The interior layout, fit and finish
Both the steering wheel and driver's seat have height adjustment as standard, enabling a driving position that's decent – but not perfect. That's due to a hard, flat driver's seat and an absence of steering wheel reach adjustment: the latter also being true of its rivals, including the Volkswagen e-Up, Seat Mii Electric and Skoda Citigo e iV.
You sit quite high in the Fortwo EQ, giving you a good view forwards, but its thick rear pillars obstruct over-the-shoulder visibility (this is worse in the Cabrio when the roof is up), which can be a problem when reversing or pulling out of Y-junctions. Entry-level Passion Advanced trim comes with rear parking sensors, and if you upgrade to mid-level Pulse Premium you get a rear-view camera as well.
The interior is solidly constructed, with an attractive array of glossy plastics set against a fabric dash. That said, you cannot ignore a plethora of cheaper plastics dotted around and the slightly low-rent, Renault-derived switches dotted about.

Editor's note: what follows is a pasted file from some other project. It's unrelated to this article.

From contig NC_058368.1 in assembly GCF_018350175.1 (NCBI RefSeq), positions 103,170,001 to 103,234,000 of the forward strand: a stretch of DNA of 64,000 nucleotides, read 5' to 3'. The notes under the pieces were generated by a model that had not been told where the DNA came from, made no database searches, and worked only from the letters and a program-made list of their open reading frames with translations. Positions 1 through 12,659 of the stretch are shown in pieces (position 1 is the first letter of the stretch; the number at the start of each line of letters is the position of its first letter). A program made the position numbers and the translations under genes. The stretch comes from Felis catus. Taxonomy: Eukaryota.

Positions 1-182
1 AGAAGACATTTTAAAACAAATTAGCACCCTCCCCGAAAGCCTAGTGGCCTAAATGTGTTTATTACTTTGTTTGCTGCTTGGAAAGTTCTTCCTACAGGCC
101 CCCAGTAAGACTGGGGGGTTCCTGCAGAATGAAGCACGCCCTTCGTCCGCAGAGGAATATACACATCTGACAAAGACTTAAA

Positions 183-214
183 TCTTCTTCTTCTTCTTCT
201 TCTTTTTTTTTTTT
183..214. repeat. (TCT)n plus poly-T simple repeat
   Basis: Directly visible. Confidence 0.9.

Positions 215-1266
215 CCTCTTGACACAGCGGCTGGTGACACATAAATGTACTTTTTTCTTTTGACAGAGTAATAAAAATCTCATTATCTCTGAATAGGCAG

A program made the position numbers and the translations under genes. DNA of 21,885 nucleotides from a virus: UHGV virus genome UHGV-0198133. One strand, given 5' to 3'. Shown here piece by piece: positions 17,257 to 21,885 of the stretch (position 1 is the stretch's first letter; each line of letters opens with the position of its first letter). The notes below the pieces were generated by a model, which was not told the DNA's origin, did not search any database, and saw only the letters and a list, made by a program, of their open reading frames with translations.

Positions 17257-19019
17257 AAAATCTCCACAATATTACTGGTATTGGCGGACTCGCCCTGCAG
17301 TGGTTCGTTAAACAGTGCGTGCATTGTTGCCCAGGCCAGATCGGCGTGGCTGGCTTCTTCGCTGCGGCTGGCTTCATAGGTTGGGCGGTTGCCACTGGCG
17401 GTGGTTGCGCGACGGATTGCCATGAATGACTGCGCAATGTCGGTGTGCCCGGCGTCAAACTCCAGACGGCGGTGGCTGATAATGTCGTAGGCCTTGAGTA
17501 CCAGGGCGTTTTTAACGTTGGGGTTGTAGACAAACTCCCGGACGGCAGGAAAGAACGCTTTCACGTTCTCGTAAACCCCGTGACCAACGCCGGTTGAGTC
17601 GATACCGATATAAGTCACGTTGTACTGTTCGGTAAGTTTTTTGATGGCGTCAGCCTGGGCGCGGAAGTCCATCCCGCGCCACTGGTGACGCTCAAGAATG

Speaking of the French brand, Smart's inbuilt 7.0in Media touchscreen is also a Renault unit. Navigation is included, as is a DAB radio, Bluetooth and Android Auto smartphone mirroring. If you have an Android phone, this lets you bypass the Renault software and use your phone’s functions instead, such as internet radio, Waze or Google Maps. That's a bonus, because the Renault software is clunky and slow, and the sat-nav graphics' rendered crudely. Apple CarPlay, which does the same trick for iPhones, will be added later on so check with your dealer.
An app is available for your smartphone that lets you check remotely on a number of features, such as the car's location and how much charge it has.